That much remains true. But the more impressive aspect of the new results page is that everything now loads onto a single page. Different tools and different types of information all load at the same time in a single-page experience. By clicking orange arrows in different parts of the screen, you can expand, contract and customize what you see.

The results page now includes the Interactive Timeline, a word cloud, facets, and other suggested results.

The results page now includes the Interactive Timeline, a word cloud, facets, and other suggested results.

Now, for example, Fastcase’s Interactive Timeline appears on the same page as the search results. In Fastcase 6, you had to switch to a separate tab to view the Timeline, meaning you could not see the results and the Timeline together. (The Timeline shows a visualization of when the cases in your search results were decided, how they relate to each other, and their relative importance.) If you want to maximize the view of the Timeline, click the orange arrow and it fills the page. To minimize it, click the arrow again.

Other features of the new results page include:

  • A tag cloud showing the key terms that frequently appear in your search results. Click on any tag to see only results that use that term. Fastcase says it is the first legal research platform to include a tag cloud.
  • Filters (or facets) on the left panel that you can apply or clear to refine search results.
  • Suggested results appear in the right panel. This feature suggests results that may be relevant to your search but that may not match your specific query. For example, if you searched only Massachusetts cases but there is also a Supreme Court case or law review article on point, this feature will offer those suggestions. Although Fastcase 6 had already included suggested results from the HeinOnline library, this has been expanded in Fastcase 7 to include results from Fastcase’s Forecite (a feature that identifies important cases that can be missed in ordinary keyword searches), journals and other materials.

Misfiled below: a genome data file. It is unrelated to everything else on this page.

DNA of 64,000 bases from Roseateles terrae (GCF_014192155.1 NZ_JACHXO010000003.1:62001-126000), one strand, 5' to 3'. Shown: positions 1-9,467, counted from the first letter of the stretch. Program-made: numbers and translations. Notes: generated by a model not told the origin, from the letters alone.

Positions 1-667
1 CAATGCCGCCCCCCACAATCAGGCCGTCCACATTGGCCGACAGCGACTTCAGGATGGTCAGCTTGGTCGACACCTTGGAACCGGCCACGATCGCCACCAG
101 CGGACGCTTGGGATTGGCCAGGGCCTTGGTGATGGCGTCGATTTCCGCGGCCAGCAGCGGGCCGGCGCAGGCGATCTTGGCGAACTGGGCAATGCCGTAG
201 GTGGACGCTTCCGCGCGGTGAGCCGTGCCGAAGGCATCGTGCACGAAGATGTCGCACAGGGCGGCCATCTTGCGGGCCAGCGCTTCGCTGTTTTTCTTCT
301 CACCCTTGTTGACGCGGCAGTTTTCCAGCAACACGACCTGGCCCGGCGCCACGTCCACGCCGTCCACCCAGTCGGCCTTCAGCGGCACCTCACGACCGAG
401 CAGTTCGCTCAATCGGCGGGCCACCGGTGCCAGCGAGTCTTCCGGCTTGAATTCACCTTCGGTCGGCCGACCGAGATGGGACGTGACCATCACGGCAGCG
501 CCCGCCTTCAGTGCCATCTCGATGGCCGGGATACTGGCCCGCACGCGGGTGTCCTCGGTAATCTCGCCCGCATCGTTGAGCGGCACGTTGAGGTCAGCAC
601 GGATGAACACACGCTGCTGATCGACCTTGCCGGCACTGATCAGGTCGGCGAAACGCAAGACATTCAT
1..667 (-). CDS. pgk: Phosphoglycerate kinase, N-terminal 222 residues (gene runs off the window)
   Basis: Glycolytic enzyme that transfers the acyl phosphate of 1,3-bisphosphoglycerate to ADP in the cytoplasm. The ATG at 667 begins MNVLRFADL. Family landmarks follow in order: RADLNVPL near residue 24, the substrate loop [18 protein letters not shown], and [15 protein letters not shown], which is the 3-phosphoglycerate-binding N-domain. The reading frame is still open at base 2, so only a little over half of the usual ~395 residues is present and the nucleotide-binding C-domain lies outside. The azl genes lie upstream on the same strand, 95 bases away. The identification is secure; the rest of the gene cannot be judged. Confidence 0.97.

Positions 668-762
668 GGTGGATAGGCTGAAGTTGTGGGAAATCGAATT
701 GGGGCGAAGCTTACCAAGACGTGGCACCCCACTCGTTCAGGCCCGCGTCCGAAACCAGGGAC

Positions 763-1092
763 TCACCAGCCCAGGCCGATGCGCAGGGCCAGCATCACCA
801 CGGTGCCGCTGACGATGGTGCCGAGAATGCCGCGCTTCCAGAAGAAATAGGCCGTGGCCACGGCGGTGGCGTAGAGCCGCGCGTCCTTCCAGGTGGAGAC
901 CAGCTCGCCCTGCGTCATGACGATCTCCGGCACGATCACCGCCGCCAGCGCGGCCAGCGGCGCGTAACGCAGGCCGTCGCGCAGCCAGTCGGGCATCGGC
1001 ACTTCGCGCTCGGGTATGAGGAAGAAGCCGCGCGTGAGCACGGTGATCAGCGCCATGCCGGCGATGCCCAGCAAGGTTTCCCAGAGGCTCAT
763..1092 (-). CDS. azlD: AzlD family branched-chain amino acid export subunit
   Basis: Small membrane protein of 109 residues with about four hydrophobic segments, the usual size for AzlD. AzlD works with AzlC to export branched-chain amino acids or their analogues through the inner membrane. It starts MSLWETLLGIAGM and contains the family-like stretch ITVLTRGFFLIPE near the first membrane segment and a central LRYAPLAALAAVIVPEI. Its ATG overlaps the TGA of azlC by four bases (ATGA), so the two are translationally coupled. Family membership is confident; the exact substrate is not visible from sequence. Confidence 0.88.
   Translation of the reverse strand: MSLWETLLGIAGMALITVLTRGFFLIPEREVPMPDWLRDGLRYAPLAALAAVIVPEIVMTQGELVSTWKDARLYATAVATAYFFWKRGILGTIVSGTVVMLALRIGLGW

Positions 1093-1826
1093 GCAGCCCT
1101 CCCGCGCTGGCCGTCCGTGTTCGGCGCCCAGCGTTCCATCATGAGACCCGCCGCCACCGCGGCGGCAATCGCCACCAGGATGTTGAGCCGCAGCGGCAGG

• Bottomless results, meaning that all results load in the same page allowing you to continually scroll down through the results and back up again without ever having to click to the “next page” of results. Here again, Fastcase says it is the first legal research platform to have bottomless search results.

“Without reloading the page, you’ve got the full dashboard of applications to filter or sort or visualize results,” Walters said. “This is the most powerful suite of legal research tools in the world to find what’s most important.”

Viewing Documents

Also changed is how specific cases and other documents are displayed. Here again, everything is displayed in a single page. The default view shows the case on the right with the list of search results and the Interactive Timeline on the left.

The default document view shows the search results and Interactive Timeline to the left. The document can be expanded to full screen.

The default document view shows the search results and Interactive Timeline to the left. The document can be expanded to full screen.

Click on the diagonal arrows in the case to expand it to a full-screen view, then click the “X” to exit full-screen view. Click an arrow on the left of your screen to reveal the panel containing the filters and tag cloud. Click the arrow on the right to reveal the panel containing suggested results. Click the arrow in the results panel to hide the document altogether.

Besides convenience, the advantage of this single-page view is speed. Everything is preloaded in your browser. There is no need to open new tabs or pages and wait for them to load. These different panels and options appear and disappear instantly.

When viewing a document, panels can be expanded to show more options.

When viewing a document, panels can be expanded to show more options.

Fastcase has also changed the typeface its uses in documents to enhance their readability. It now uses the Kepler font with larger point sizes and increased spacing between lines. The effect is to produce cases and documents that look much more like they would in print. You can see the difference in the examples below, the first showing the new typeface and the second the previous.

The new typeface in Fastcase 7.

The new typeface in Fastcase 7.

The same text as it appeared in Fastcase 6.

The same text as it appeared in Fastcase 6.

“A lot of the legal research applications pay very little attention to things like readability,” said Walters. “Fastcase 7 has a much more modern sensibility but more importantly is meant to be very readable and very understandable.”

The New Authority Check